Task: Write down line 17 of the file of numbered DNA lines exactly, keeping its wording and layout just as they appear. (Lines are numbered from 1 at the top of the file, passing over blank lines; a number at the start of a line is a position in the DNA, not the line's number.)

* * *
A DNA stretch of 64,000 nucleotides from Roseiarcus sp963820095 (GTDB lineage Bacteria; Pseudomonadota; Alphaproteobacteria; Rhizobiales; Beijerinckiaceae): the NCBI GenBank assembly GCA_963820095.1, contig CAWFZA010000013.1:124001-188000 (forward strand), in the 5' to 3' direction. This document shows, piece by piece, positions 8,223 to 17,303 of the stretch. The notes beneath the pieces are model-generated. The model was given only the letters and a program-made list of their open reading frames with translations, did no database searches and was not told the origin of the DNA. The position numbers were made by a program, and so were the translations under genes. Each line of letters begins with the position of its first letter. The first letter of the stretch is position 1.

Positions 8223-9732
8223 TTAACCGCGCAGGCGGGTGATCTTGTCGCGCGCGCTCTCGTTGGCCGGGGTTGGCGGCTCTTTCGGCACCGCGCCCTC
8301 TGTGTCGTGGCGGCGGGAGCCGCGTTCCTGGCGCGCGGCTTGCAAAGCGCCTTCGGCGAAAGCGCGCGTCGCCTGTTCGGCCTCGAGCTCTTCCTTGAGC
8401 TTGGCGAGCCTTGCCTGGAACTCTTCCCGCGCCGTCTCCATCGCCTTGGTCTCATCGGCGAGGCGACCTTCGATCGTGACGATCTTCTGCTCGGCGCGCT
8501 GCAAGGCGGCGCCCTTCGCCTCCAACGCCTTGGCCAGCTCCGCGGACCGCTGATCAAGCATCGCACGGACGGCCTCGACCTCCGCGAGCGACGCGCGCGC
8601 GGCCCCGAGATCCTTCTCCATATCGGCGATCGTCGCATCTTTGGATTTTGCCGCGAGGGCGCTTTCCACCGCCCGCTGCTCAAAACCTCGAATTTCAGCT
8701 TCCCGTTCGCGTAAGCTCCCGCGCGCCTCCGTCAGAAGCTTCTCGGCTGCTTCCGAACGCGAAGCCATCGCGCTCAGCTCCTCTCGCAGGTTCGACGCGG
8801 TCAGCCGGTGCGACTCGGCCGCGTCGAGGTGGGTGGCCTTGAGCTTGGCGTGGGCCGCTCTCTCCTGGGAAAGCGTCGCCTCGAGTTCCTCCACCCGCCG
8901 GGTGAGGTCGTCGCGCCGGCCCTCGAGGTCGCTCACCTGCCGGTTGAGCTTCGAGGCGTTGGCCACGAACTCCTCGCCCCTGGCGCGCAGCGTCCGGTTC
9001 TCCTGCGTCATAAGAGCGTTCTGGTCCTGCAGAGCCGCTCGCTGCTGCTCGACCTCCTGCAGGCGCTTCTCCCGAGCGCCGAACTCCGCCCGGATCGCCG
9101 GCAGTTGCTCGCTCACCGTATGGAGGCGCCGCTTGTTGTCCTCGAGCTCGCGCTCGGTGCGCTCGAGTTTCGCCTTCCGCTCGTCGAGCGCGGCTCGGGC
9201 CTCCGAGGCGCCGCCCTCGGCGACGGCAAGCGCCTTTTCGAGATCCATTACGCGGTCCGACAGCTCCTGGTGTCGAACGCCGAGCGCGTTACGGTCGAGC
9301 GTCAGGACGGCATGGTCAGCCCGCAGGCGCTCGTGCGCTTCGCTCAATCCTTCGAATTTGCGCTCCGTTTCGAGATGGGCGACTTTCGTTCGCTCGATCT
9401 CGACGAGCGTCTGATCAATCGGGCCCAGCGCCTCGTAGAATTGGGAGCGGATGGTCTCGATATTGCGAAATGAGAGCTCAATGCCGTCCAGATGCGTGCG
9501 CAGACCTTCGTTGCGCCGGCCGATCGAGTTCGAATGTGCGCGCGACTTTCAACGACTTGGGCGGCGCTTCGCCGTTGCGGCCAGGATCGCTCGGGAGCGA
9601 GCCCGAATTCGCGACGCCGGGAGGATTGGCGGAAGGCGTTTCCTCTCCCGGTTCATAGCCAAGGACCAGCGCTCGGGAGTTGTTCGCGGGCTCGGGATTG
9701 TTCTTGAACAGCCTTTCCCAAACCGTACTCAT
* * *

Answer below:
9601 GCCCGAATTCGCGACGCCGGGAGGATTGGCGGAAGGCGTTTCCTCTCCCGGTTCATAGCCAAGGACCAGCGCTCGGGAGTTGTTCGCGGGCTCGGGATTG